To elaborate a bit more on the previous answers, computing the auto-correlation of a signal of length $N$ results in a (sampled) auto-correlation of size $2N-1$. Well, actually, it should be infinite, but the auto-correlation outside $[-(N-1), N-1]$ equals $0$ anyway.
Now, you desire to use the discrete Fourier transform (DFT) to compute it, and the formula is indeed the inverse DFT of the squared magnitude of the DFT of your signal. But think about it: if we take it the other way around and compute the DFT of the auto-correlation, you end up with a spectrum of size $2N-1$, if you don't want to lose samples in the way! That spectrum therefore has to be of size $2N-1$, and that's the reason why you need to zero-pad your time-domain signal up to $2N-1$, compute the DFT (on $2N-1$ points), and proceed with it.
Another way of seeing this is to analyze what happens if you compute the DFT on $N$ points: this is equivalent to downsampling your (continuous frequency) discrete time Fourier transform (DTFT). Retrieving the auto-correlation, which should be of size $2N-1$, with an under-sampled spectrum of size $N$ therefore leads to time aliasing (the circularity pichenettes was talking about), which explains why you have this symmetrical pattern in the "right hand side" if your output.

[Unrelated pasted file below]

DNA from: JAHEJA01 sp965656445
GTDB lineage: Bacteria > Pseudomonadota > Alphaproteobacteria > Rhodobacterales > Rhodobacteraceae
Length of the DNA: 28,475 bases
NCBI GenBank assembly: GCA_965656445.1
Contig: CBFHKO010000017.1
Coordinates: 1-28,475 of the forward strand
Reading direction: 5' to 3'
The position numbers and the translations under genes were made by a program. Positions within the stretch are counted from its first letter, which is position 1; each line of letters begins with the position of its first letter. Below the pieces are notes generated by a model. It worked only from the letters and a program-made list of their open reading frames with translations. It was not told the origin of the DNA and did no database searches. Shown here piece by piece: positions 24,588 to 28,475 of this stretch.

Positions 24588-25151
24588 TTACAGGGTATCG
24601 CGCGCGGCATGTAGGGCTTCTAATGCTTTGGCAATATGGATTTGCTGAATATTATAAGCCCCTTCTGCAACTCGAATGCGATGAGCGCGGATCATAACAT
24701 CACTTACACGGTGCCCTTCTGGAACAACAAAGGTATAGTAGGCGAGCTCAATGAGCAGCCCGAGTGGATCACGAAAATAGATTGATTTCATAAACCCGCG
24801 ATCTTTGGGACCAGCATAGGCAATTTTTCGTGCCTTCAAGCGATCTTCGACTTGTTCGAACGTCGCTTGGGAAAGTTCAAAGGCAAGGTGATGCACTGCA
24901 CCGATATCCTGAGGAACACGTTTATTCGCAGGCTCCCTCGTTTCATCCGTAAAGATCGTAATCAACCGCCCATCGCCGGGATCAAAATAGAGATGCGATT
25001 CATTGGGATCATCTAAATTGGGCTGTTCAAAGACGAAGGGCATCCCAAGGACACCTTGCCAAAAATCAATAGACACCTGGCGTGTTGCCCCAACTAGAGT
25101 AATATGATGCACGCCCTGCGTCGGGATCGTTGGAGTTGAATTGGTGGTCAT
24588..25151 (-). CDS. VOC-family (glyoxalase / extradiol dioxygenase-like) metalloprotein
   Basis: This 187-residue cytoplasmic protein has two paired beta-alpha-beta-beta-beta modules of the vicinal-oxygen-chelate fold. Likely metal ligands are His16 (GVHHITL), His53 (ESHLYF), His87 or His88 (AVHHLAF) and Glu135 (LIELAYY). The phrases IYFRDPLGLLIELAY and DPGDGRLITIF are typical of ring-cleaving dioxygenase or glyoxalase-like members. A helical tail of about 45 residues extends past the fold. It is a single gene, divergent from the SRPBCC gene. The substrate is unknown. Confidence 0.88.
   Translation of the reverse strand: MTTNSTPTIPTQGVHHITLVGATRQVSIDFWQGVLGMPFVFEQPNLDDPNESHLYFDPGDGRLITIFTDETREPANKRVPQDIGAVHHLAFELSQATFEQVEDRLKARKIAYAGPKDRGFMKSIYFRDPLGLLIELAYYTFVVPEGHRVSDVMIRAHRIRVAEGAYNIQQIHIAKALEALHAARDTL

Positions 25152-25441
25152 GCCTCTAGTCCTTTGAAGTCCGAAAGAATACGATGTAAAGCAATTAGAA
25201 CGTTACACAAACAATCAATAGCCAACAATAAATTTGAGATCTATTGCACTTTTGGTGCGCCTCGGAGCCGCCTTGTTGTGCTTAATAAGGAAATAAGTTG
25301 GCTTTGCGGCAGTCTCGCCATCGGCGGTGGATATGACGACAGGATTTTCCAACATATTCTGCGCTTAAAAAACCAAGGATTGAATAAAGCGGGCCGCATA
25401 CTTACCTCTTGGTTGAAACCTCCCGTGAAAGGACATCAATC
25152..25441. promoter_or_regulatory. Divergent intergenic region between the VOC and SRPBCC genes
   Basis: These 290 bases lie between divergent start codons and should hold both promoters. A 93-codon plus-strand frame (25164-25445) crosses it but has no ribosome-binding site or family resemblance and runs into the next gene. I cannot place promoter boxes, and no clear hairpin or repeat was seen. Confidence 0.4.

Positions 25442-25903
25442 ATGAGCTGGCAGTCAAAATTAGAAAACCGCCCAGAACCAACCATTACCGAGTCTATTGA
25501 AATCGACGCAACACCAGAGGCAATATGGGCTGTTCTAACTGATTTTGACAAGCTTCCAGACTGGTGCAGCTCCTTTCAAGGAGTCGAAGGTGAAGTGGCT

Actually, the code provided by Hilmar also works, because as long as you zero-pad up to more than a size of $N-1$ (in his case, he computes an FT of size $N$), you "over-sample" your FT, and you still get your $2N-1$ "useful" samples (the other ones should be $0$s). So, for efficiency, just zero-pad to $2N-1$, that's all what you need (well, perhaps you'd better zero-pad up to the next power of 2 of $2N-1$, if you use FFTs).
In short: you should have done this (to be adapted to your programming language):
autocorr = ifft( complex( abs(fft(inputData, n=2*N-1))**2, 0 ) )
Or in MATLAB:
autocorr = ifft(abs(fft(inputData, 2*N-1)).^2)